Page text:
Mexico: If Canada does legalize cannabis this year or next, Mexico will be the last country in North America with no legal pot laws. But Mexican leaders have taken steps recently toward legalizing medical marijuana and decriminalizing recreational pot. President Enrique Peña Nieto spoke about the limited benefits of prohibition during a 2016 United Nations drug summit.

Public support still isn’t behind legal weed in Mexico, Nadelmann noted. It’s shot up from just 7 percent a decade ago to around 37 percent today.

Tough on pot

Some countries where marijuana remains illegal in at least some cases:

Japan: Possession for recreational use illegal; punishment up to 5 years in prison.

Malaysia: Possession of 7 ounces or more punishable by death.

Nigeria: Possession illegal; up to 12 years in prison for personal use and up to life in prison for trafficking.

Saudi Arabia: Possession for recreational use illegal and punishable by six months or more in jail; possession for sale can result in execution.

United Arab Emirates: Possession illegal; punishment up to 4 years in prison.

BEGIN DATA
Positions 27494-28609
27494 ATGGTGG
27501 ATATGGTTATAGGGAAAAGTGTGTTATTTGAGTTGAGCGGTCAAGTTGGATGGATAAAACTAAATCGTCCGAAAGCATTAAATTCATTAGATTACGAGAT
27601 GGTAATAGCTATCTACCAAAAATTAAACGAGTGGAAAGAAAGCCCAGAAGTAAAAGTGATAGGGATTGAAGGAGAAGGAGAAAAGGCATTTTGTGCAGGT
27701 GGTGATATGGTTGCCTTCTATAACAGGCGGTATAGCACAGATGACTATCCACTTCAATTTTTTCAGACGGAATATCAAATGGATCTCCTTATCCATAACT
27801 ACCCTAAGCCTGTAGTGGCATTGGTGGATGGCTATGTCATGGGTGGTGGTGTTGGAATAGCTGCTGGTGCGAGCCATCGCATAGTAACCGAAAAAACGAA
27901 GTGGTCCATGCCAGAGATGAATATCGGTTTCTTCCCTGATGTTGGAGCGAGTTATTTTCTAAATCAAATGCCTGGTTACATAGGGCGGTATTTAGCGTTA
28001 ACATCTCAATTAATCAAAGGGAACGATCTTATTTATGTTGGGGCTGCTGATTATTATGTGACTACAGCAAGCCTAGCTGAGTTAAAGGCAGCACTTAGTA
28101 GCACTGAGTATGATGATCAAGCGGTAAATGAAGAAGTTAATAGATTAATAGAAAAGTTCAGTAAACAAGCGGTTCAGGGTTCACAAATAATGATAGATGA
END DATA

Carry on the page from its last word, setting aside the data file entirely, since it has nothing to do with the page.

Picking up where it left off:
Sources: JapanToday; Centre for Research and Information on Substance Abuse; United Nations.

This story was first published on

lunedì 10 aprile 2017

Medical Marijuana, Inc. Subsidiary HempMeds® Brasil To Hold Country's First-Ever Symposium On Medical Cannabis For Health Professionals

Company to Educate Brazilian Medical Community on Therapeutic Uses of Cannabis, Importation Rules to Provide Patients Greater Access

NEWS PROVIDED BY Medical Marijuana, Inc. Mar 30, 2017, 09:00 ET

SAN DIEGO, March 30, 2017 /PRNewswire/ -- Medical Marijuana, Inc. (MJNA), the first publicly traded cannabis company in the United States, today announced that its subsidiary HempMeds® Brasil will hold the Country's first-ever symposium dedicated to providing the Brazilian medical community with information about the medical value of cannabidiol (CBD) and how to legally import CBD into the country for patients.

The Company's first symposium on medical cannabis, which will take place on April 4 in Rio de Janeiro, is part of the Company's goal to educate health professionals on the therapeutic uses of cannabis and will feature renowned medical experts and pioneers in the field like Dr. Saul Garza Morales, pediatric researcher and neurologist in Mexico and Chief Executive Officer of Medical Marijuana, Inc. Dr. Stuart Titus. Both will share on the specific therapeutic benefits of CBD, as well as gaining access to medical cannabis for improving health and quality of life.